Photos and Review by Oyster.com Investigators.
Quirky, charming inn with history
Originally built as a private residence in 1799, the building was converted to a hotel in 1928. It still retains a homey vibe, with rocking chairs on a pretty front porch, decorative fireplaces and clawfoot bathtubs in some rooms, and eclectic decor like floral wallpaper and antique-looking furniture throughout. Rooms were showing a bit of wear and tear during our visit, but they underwent soft renovations in early 2012 (updates included fresh paint, wallpaper, and new heaters as needed).
The property has changed hands many times over the years and current innkeepers Brian and Shanna O'Hea are also professional chefs who bring their talents to Academe restaurant, which features renowned cuisine. Popular with locals, it's not uncommon for the place to be packed on the weekends.
If paranormal activity is your thing, keep an eye out for the ghost of Silas Perkins, who reportedly hangs out in the hotel.
Located on a busy street, a short drive from Kennebunkport
The Kennebunk Inn stands on bustling Main Street in downtown Kennebunk, just adjacent to Kennebunkport. Famous for being the summer home for George H.W. Bush, Kennebunkport is a quaint Maine town chock full of shops, galleries, restaurants, and beautiful coastlines.
While other parts of Maine are accessible by public transportation such as buses and trains, Kennebunkport is an area where you'll definitely need a car to get around. It's not a bad jumping off point for visiting other towns, either. Check out Ogunquit, known for its long stretches of sandy beaches and as Maine's biggest LGBT destination. Or head south to York to check out the famed Cape Neddick Lighthouse.
If you crave a little more city life, head north and you'll hit Portland, the largest city in Maine. There you can visit the historic Old Port district along the Harbor, or the Arts District along Congress Street and get your fill of food, shopping, and sightseeing. Highlights include great restaurants, historic parks, and baseball games at Hadlock Field (home of the Portland Sea Dogs).
Rooms vary in size and decor
No two rooms are exactly alike in size and decor. Simply decorated without a lot of extras, the rooms have wood furnishings, light colored walls, and standard beds that are comfortable, but lack plush pillowtop mattresses and luxe comforters. Given the historic nature of the building, the rooms can be quirky in shape, and some have low ceilings which may make taller guests feel a little claustrophobic. Some rooms were showing signs of wear and tear during our visit, but they received soft updates in early 2012, such as fresh paint and wallpaper.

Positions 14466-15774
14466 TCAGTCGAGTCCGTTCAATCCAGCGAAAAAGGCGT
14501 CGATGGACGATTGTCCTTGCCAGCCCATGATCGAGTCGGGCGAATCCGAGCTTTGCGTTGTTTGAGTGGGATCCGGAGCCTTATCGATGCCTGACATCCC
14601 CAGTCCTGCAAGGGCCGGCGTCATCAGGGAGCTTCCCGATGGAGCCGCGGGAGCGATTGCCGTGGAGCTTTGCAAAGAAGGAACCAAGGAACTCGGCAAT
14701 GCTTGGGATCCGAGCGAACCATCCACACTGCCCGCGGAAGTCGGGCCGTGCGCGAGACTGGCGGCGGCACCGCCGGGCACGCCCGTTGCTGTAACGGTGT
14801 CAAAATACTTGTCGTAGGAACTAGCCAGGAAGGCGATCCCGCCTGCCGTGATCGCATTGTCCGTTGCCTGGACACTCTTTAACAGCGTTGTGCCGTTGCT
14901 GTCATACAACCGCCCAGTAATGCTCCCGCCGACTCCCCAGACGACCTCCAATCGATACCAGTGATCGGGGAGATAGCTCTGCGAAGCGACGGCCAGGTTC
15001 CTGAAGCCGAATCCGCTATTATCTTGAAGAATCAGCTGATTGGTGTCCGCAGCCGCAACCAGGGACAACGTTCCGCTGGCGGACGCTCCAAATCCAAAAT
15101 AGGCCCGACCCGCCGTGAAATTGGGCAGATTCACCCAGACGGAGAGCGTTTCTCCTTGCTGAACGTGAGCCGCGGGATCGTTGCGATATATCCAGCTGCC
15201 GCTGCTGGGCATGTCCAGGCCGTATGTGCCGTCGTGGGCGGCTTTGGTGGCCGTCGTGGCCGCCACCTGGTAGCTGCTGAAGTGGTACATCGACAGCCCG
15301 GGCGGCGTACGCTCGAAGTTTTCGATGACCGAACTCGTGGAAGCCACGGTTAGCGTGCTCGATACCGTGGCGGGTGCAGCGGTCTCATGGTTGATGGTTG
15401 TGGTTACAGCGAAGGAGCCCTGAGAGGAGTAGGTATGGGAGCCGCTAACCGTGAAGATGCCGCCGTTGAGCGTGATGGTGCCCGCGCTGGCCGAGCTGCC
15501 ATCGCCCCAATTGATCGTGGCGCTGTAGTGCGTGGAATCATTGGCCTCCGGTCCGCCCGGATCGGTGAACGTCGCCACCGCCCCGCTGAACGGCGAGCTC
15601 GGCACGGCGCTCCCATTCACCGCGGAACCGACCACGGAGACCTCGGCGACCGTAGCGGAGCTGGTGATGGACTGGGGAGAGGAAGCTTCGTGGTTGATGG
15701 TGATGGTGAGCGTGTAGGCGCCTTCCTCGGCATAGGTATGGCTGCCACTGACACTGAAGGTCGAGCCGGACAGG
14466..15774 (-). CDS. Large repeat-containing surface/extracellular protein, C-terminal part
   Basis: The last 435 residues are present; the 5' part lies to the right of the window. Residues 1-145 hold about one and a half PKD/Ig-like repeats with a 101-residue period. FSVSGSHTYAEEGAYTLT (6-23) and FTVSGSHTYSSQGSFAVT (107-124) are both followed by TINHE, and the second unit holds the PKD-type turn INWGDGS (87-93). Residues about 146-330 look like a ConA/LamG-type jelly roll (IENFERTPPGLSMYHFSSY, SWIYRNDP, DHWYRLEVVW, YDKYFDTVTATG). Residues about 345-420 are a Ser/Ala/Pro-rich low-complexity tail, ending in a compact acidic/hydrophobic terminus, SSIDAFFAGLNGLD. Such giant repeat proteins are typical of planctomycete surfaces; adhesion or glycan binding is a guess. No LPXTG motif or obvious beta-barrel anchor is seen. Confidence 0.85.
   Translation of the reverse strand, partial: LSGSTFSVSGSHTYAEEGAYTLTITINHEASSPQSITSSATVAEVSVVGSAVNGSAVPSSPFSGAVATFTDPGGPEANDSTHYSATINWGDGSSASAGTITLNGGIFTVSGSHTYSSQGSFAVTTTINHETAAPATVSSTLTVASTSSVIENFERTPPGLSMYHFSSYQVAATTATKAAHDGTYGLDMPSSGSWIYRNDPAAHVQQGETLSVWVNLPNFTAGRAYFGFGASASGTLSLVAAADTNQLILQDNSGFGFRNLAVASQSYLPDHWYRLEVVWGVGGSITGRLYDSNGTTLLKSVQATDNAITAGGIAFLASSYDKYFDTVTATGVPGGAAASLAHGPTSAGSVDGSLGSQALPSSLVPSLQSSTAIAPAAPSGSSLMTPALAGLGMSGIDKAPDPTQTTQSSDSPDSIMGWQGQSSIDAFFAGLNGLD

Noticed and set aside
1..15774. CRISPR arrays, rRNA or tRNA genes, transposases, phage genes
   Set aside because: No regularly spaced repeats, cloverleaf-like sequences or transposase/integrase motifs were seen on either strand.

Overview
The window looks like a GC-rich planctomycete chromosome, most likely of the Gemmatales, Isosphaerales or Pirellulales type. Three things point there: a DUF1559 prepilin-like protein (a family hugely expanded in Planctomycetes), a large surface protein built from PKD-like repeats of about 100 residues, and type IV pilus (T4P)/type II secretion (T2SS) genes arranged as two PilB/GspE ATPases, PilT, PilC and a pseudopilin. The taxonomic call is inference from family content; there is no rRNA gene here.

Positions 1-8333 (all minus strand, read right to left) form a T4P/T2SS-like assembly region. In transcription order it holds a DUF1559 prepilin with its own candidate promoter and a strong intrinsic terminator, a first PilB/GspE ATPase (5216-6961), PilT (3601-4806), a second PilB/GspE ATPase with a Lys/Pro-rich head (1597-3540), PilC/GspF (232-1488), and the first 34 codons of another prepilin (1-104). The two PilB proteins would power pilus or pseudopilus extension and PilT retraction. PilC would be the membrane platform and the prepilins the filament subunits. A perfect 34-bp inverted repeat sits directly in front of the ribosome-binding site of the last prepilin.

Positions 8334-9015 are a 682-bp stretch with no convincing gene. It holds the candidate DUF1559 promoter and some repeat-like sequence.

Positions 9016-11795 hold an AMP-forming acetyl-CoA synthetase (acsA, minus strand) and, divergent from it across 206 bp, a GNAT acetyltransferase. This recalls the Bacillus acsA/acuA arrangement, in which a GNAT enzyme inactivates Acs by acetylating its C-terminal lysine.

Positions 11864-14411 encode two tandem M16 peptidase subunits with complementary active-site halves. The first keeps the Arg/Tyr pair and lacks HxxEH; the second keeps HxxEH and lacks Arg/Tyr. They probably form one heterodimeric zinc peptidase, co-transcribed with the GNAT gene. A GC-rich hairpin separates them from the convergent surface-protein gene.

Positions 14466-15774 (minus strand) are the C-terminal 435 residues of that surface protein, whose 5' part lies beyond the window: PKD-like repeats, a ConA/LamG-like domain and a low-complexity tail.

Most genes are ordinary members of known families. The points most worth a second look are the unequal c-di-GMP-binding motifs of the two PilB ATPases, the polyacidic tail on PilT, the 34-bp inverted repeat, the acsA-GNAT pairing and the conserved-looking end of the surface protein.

The most affordable rooms are admittedly small, and some bathrooms are downright tiny.
The suites are good choice for families, with full kitchenettes and multiple beds.
Don't miss the popular Academe Restaurant on site
Acadame specializes in New England dishes created by the two innkeepers, who are also professional chefs
Academe is open for lunch and dinner daily, serving New England cuisine in a brasserie-style atmosphere. It is very popular with locals and very busy on weekends, even during slow seasons.
The Kennebunk Inn is ideal for travelers who enjoy the quirks of a historic property -- antique-type furnishings, creaky wood floors, and low ceilings, along with an alleged resident ghost. Rooms do offer free Wi-Fi and flat-screen TVs, but if you want modernized, uniform luxury, this eclectic inn probably isn't the place for you, as rooms are all different shapes and sizes, and some bathrooms are downright tiny. The Acadame restaurant serves renowned New England dishes created by the innkeepers, who are also professional chefs.